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As he starts the last stretch, Ruto deploys a familiar playbook

Every day over the past two weeks, the Deputy President’s schedule is sent out by his communication team.

His weekly schedule is released at the start of every week to media houses and also distributed via WhatsApp, mostly to journalists’ groups, which ensures that any journalist with a smartphone is likely to know with a few taps on their phone where William Ruto is going to be.

This communication strategy is part of the playbook deployed by the Deputy President’s team as he ramps up campaigns with about seven months to the General Election.

As he increases his activities, the Deputy President has deployed the same strategy as the Jubilee Party in 2017, effectively using the same playbook that helped create a good impression by the President’s party.

One of the key tactics is to visit as many constituencies as he can and stop at every trading centre. His communication team ensures that the photos, footage, soundbites and stories make it to every bulletin on national and regional channels.

He has also begun to tailor his messages to the regions he visits, even as he maintains the overall narrative.

In the Western region over the past few weeks, his message was around ensuring that farmers make money from their produce and to facilitate that by lowering the price of inputs through government subsidies.

This is made possible through research and consulting the locals and their leaders, effectively communicating that he understands their needs.

The DP’s communication team has made it a point to alert the media of his activities and have succeeded in selling the narrative that he has the stamina and resolve to keep going. This belies the fact that he appears to have the finances to keep the show on the road, as campaigns are often a massive logistic undertaking where vehicles need to be fueled, recess and research undertaken and allowances paid to keep staff ferried and fed. The DP has also made a habit of making a donation wherever he goes – to youth groups, women groups, bodaboda groups and those sort of gatherings.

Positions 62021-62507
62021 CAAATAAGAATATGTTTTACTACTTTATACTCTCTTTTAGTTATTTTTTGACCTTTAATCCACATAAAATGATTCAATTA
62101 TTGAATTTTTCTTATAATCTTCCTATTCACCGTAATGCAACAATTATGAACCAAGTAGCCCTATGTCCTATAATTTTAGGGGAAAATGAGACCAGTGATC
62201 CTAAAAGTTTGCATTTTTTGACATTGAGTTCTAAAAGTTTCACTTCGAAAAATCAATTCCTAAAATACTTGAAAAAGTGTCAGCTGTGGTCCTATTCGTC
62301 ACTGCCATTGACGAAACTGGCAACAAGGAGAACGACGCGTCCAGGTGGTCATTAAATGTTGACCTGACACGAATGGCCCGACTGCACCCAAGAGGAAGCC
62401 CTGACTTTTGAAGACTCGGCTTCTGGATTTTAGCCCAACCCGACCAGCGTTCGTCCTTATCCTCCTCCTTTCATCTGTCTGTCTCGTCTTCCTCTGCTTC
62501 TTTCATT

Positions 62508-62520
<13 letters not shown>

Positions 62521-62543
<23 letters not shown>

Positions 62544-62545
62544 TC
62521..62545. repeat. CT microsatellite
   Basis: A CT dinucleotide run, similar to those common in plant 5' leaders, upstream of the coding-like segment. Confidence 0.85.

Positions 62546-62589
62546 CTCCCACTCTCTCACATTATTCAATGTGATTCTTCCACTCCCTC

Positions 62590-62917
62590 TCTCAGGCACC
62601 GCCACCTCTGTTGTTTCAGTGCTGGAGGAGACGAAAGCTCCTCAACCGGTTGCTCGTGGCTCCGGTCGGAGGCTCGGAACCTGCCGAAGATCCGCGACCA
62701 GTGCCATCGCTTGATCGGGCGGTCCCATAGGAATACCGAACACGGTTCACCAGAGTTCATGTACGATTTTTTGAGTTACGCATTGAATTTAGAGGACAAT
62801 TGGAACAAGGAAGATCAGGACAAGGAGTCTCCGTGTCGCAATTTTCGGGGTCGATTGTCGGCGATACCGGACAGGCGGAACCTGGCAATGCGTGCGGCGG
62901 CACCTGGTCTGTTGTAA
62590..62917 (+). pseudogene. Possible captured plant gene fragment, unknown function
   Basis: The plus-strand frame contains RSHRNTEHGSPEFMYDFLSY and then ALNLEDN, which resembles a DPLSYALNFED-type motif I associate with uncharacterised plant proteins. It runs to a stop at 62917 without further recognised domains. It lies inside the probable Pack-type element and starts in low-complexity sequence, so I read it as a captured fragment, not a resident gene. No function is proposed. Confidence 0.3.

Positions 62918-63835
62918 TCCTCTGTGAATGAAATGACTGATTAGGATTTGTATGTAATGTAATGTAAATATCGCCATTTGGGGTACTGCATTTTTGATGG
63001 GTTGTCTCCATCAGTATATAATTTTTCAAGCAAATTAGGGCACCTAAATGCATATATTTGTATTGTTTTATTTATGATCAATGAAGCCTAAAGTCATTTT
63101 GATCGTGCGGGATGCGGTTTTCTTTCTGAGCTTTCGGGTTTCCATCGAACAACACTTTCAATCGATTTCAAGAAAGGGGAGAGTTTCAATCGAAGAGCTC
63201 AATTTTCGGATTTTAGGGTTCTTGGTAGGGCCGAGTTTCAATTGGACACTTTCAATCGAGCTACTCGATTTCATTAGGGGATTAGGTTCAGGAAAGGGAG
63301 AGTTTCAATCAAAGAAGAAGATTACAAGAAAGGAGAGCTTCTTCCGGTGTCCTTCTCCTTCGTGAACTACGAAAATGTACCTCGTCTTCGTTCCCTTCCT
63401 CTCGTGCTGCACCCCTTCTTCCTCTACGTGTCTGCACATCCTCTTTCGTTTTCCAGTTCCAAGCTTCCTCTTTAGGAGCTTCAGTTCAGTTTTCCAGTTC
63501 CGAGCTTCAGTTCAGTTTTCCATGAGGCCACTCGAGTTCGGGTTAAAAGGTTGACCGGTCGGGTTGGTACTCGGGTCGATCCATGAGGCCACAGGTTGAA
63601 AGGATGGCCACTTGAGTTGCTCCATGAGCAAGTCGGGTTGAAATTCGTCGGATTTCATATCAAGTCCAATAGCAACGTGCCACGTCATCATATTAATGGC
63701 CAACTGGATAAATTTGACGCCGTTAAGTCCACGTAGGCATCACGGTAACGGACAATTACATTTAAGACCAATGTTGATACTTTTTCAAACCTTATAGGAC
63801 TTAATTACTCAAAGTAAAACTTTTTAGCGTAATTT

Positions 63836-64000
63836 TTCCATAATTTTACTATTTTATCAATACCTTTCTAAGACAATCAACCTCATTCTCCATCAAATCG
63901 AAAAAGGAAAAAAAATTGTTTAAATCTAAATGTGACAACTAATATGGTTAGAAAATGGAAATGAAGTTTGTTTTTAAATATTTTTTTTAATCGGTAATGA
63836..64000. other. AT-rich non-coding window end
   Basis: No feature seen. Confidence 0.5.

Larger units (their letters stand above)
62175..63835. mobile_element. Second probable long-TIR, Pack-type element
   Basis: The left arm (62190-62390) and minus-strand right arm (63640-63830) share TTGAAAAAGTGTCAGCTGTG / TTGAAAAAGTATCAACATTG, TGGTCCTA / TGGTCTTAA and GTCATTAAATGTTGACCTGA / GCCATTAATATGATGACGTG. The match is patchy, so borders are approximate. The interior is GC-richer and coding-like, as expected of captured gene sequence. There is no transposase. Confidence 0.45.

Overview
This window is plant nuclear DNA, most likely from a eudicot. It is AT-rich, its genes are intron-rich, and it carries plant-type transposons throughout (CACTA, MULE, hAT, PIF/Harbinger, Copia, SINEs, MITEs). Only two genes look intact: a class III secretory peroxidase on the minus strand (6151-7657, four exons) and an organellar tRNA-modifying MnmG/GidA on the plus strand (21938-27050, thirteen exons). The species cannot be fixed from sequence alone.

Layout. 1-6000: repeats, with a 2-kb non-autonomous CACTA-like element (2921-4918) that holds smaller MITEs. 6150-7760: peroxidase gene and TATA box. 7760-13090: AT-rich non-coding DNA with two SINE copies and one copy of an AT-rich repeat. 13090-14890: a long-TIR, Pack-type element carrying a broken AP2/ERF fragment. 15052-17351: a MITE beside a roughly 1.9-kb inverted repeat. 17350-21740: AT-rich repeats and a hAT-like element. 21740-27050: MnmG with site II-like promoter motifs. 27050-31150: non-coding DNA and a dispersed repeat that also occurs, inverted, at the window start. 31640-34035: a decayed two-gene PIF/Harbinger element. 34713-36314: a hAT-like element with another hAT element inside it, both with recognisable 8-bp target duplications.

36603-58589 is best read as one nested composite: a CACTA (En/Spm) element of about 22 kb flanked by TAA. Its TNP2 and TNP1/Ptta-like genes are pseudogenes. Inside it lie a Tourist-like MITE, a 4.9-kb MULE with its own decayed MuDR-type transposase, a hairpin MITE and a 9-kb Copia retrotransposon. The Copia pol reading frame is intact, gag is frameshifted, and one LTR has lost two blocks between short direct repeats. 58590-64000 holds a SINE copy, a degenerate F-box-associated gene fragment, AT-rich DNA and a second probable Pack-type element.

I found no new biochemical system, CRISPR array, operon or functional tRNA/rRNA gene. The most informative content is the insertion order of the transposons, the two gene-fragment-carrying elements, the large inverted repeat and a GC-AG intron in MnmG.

The Jubilee Party played out the same routine ahead of the last General Election where at one point it was reported that they had addressed 700 rallies across the country.

This was in turn compared to the campaign strategy deployed by Raila Odinga, who resorted to meetings in Nairobi with his allies followed by press conferences, which created the impression that he did not have the energy, and finances, to tour the country.

Mr Odinga has so far been meeting delegations after he formally launched his Azimio la Umoja campaign late 2021. He is also banking on the support of the politicians from the Central region who have backed him. He has also established a board to handle the campaign and its complexities from fundraising to organizing meetings.

Dr Ruto’s mettle was tested this week in the National Assembly, where his troops fought, even literally, to stop the changes to the Political Parties Act meant to make it easier for coalitions to be formed ahead of the General Election.

While the Handshake team won that first phase, and the contest will now move to the Senate, the contest has given both leading candidates time to consider their options for running mate. It increasingly looks like their decisions can only be made once coalitions are firmed up.

For the former Prime Minister, the headache is in convincing the politicians he is pursuing that he will hold up his end of the bargain. He has not been good to his partners in coalitions over the past 10 years in the Coalition for Reforms and Democracy (Cord) and the National Super Alliance (Nasa).

For Dr Ruto, his dilemma is who to pick from amongst the mid-level politicians who surround him, many of whom are yet to attain the age, experience and influence that would attract additional voters.

As they work out their arithmetic, what’s for sure is that both leading presidential candidates have their work cut out for them over the next six months.

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